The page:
Arkansas: will legislature in 2015 try a repeat of 2013 efforts to strip Supreme Court of rulemaking power in civil cases?

Efforts originally started in 2013 to strip the Arkansas Supreme Court of its rulemaking power are once again making their way into the 2015 legislative session after having skipped over the 2014 budget-only session.

SJR 1, prefiled for 2015 and authored by the lead sponsor of the main 2013 bill, is a “placeholder” bill with no text but a subtitle and description that parallels the 2013 bill.

AN AMENDMENT TO THE ARKANSAS CONSTITUTION CONCERNING CIVIL CLAIMS AND COURT PROCEDURES

The purpose of this joint resolution is to propose an amendment to the Arkansas Constitution concerning civil claims and court procedures

First, some background. Arkansas in November 2000 rewrote their state’s judiciary article (Amendment 80) and in so doing placed in the hands of the state’s supreme court the power to

prescribe the rules of pleading, practice and procedure for all courts; provided these rules shall not abridge, enlarge or modify any substantive right and shall preserve the right of trial by jury as declared in this Constitution. (Amendment 80, Section 3)

That exclusive vesting in the court of the power to set such rules, practices, and procedures was cited by the state’s supreme court in 2013 when it struck down a 2003 tort reform law (news reports here).

In 2013, legislative angst at the supreme court’s decision lead to the introduction of a series of constitutional amendments that would have removed the supreme court’s rulemaking power outright, made it subject to legislative approval/disapproval, or limited it in the area of civil litigation/evidence (my coverage of those efforts discussed here and here).

One interesting element was a draft plan circulated in the House at the time to could have tied merit selection for appellate judges to the supreme court’s losing its rule making power (discussed here). Due to a provision in Amendment 80 the change to a merit selection system would require only a legislative vote and would not require voter approval.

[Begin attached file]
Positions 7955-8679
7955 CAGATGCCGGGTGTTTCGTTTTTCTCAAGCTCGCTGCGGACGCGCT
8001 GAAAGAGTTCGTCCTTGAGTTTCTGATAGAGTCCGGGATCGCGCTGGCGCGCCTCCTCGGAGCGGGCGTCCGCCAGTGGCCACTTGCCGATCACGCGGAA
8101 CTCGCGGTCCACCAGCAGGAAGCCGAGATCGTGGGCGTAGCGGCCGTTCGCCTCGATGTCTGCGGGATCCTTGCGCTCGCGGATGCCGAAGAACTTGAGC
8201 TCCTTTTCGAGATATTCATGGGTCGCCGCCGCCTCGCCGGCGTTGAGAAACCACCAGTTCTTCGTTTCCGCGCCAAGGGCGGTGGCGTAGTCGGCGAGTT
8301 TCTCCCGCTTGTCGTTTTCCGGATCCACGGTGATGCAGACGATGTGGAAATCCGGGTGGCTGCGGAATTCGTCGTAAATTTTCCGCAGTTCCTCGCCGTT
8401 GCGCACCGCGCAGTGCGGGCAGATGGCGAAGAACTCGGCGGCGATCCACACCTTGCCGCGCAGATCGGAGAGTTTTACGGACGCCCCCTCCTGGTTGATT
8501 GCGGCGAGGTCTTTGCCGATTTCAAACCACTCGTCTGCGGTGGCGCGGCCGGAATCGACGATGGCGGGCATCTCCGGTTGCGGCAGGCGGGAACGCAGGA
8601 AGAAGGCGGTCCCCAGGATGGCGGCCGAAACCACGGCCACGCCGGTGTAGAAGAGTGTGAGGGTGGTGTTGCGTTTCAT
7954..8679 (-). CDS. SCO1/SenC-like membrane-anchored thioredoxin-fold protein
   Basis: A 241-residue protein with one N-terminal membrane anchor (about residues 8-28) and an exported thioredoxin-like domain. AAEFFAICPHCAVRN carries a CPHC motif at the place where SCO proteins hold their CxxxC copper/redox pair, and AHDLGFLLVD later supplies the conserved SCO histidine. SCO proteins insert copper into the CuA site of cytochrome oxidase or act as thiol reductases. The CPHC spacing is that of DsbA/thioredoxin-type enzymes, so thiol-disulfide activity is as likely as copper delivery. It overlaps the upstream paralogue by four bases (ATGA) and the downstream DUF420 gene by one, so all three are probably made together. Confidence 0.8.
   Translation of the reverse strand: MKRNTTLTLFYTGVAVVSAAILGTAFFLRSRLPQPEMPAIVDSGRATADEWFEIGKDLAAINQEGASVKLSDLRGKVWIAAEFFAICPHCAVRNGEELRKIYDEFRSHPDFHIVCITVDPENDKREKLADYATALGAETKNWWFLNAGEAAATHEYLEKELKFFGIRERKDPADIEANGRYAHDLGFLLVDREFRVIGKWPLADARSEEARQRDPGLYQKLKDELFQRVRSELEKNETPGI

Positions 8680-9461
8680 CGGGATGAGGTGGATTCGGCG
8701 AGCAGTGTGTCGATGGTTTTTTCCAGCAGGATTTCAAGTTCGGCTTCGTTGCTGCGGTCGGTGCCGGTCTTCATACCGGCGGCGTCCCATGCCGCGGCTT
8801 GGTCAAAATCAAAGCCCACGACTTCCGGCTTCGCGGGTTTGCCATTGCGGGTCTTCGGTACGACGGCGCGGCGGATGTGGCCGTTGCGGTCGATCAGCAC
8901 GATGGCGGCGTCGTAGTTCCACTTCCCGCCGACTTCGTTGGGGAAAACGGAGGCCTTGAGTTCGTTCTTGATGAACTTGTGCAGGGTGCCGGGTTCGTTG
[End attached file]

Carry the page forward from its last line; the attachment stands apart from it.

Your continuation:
The Arkansas Supreme Court, meanwhile, appointed a special task force to examine the issue in August 2013 (order) in response to the efforts

The extended debate in the recent session of the Arkansas General Assembly over both the substance of court rules and changes to this court’s constitutional power and authority to promulgate those rules, coupled with the debate surrounding recent cases involving issues of damages and liability in civil litigation, has revealed the need for review and/or revision of some sections of the Arkansas Rules of Civil Procedure.

 

Texas: bill would overturn recent Court of Criminal Appeals decision, require courts notify AG when law struck as unconstitutional

I mentioned in March that the Texas legislature had in 2011 enacted a law that would have required the state’s courts notify the AG when a law was struck down as unconstitutional and given 45 days notice before such a judgement was entered (Government Code 402.010(a) and (b)).

That law itself was struck down by the Texas Court of Criminal Appeals (the court of last resort for criminal matters in the state) in March as unconstitutional. In particular the court noted its displeasure at efforts to determine when a judgement could or could not be entered. (“Thus, the 45-day time frame provided for in subsection (b) is a constitutionally intolerable imposition on a court’s power to enter a final judgment and a violation of separation of powers.“)

Last week, however, an effort was made to put the provision back in place. SJR 8 of 2015 is a constitutional amendment that would, in effect, specifically authorize the legislature to enact, or reenact, Government Code 402.010

Article V Sec. 32. Notwithstanding Section 1, Article II, [the state constitution’s separation of powers provision] the legislature may:

(1) require a court to provide notice to the attorney general of a challenge to the constitutionality of a statute of this state; and

(2) prescribe a reasonable period after the provision of that notice during which the court may not enter a judgment holding the statute unconstitutional.

SJR 8 has been prefiled for the 2015 session.

Texas: Bill would mandate state supreme court & court of appeals render decisions in civil cases within certain deadlines; prohibit justices from sitting on bench until deadlines met

Earlier this year Kansas’ legislature set deadlines for that state’s supreme court to render decisions, in 2015 it appears Texas may attempt to do something similar.